When a song no older than the announcement of yet another lockdown postponement breaks into your ‘top 10 most listened’ list, pushing James Bay and MF DOOM out of its way, that must be saying something.
Now that Michelle Zauner, or Japanese Breakfast, managed to repeat the same musical allure with both singles – ‘Be Sweet’ and ‘Savage Good Boy’ – that she breadcrumbed before releasing her full third album, the hype couldn’t be more real.
After listening to her highly anticipated ‘Jubilee’ – which was recorded in 2019 but delayed due to the pandemic – I came to the conclusion that Michelle’s music is hard to pin-point.
Considering that a lot of great bands and artists (Kings of Leon, Plan B and Kings of Leon, again) tend to stick to their original formula, eventually drifting away into the oblivion (hey, Mika, Blink-182) with their loyal, diehard fanbases, that versatility can only be a good thing.
For those of you who never had a chance to enjoy some Japanese Breakfast yourself, imagine how all the great mid-2000s indie/pop bands, such as Death Cab for Cutie, or those who inspired them like Kate Bush (one of Zauner’s biggest influences, apparently), would sound today.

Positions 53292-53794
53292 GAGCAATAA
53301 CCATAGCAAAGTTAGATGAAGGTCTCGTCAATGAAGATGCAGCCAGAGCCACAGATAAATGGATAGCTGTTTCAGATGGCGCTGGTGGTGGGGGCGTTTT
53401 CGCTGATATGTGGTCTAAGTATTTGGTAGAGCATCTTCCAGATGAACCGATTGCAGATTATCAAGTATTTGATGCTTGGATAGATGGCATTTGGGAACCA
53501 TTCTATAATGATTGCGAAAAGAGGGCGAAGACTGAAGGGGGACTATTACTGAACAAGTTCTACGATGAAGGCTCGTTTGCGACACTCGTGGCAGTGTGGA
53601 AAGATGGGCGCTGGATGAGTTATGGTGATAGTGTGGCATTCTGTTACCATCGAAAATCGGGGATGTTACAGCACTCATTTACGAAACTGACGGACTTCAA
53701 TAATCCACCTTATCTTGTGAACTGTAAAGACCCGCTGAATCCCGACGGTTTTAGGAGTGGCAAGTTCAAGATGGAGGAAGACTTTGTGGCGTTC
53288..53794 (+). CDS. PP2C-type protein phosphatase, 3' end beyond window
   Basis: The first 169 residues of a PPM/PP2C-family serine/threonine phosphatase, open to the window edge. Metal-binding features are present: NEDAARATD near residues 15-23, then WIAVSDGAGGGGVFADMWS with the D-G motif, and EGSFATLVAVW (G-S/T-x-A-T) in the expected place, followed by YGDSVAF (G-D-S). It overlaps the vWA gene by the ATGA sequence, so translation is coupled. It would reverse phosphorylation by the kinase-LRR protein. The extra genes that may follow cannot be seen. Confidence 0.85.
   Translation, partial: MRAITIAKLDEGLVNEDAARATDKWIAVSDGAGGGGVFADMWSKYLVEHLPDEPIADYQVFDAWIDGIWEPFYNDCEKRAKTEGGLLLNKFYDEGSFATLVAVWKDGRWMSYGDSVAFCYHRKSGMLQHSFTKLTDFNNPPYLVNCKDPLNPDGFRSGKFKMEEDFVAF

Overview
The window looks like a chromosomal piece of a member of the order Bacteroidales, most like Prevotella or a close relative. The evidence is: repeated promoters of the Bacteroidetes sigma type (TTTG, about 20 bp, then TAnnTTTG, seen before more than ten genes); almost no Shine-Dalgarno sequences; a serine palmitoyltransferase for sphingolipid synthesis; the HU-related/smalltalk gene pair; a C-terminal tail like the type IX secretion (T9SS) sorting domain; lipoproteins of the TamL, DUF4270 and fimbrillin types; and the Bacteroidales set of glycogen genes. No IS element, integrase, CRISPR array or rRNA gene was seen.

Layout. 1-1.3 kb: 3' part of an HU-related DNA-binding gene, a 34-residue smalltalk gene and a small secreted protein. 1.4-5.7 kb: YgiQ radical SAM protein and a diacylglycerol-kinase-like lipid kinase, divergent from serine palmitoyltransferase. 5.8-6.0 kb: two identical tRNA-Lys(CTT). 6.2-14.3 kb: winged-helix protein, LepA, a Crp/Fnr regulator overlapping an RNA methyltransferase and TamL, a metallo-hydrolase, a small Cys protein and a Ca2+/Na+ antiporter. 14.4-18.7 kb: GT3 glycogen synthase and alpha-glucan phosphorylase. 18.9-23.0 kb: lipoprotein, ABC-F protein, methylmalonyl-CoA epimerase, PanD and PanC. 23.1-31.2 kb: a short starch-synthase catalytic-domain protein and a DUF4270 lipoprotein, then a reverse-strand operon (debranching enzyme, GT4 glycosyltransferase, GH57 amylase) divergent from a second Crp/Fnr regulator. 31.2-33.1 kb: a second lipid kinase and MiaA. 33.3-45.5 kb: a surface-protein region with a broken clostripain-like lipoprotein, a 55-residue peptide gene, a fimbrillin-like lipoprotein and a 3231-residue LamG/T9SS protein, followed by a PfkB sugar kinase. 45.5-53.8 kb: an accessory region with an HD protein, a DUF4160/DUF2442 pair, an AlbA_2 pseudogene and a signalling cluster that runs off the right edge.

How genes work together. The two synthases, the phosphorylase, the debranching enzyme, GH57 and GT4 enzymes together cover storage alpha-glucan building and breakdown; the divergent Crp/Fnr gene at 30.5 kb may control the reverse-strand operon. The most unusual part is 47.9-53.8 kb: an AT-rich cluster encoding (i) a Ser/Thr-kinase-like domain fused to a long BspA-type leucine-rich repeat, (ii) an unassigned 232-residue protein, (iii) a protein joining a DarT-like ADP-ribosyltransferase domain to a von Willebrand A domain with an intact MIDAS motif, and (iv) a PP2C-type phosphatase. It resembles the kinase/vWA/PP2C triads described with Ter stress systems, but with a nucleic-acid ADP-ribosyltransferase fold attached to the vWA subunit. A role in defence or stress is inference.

Turn on ‘The Body is a Blade’ from her previous EP ‘Soft Sounds from Another Planet’ (2017) and you can even hear some modernised Kurt Cobain in there.
What I’m trying to say is that, so far, Japanese Breakfast has produced two personal, full-length love letters to the artists who formed and influenced her direction.
You could say that Japanese Breakfast is a treasure trove full of indie-pop memorabilia that never stops shapeshifting – whether you like it or not.
Jubilee, a ten-song record, then, is a better-than-ever return of the sounds of Michelle and co. that most of us indie heads have been anticipating even before the pandemic.
The first thing that captures the ear is the incredible, almost magical album-opener ‘Paprika’, with its technical side surpassing everything that I previously heard from JB.
It’s tender, euphoric and unusually optimistic, sending listeners to shiver-ville, or to a Beirut binge.
Although it’s a song about what it’s like to be a musician at the height of your power, at the same time questioning it (“I opened the floodgates / And found no water, no current, no river, no rush”), you could easily save Paprika for the darker, lonelier days to remind yourself how elevating being in love is (“Oh, it’s a rush!”).
Learning that for the past few years Michelle has been studying music theory and piano, for the first time helping her bandmate and co-producer Craig Hendrix to compose string and horn arrangements, this raises Paprika and Jubilee to a whole different level.
Just imagine what wonders she could do with a whole orchestra.
One of my fears, that closing track ‘Posing For Cars’ wouldn’t be able to match one of the best album openers of this year, then proved to be true.
Even if the composition here is on par with Paprika, the catharsis that Posing For Cars tries to pull off only works when you listen to the album from start to finish.
The same can also be said about the album’s midway track ‘Posing In Bondage’ with its fuzzy, semi-cyberpunk first-half feeling. It’s classic Japanese Breakfast, through and through.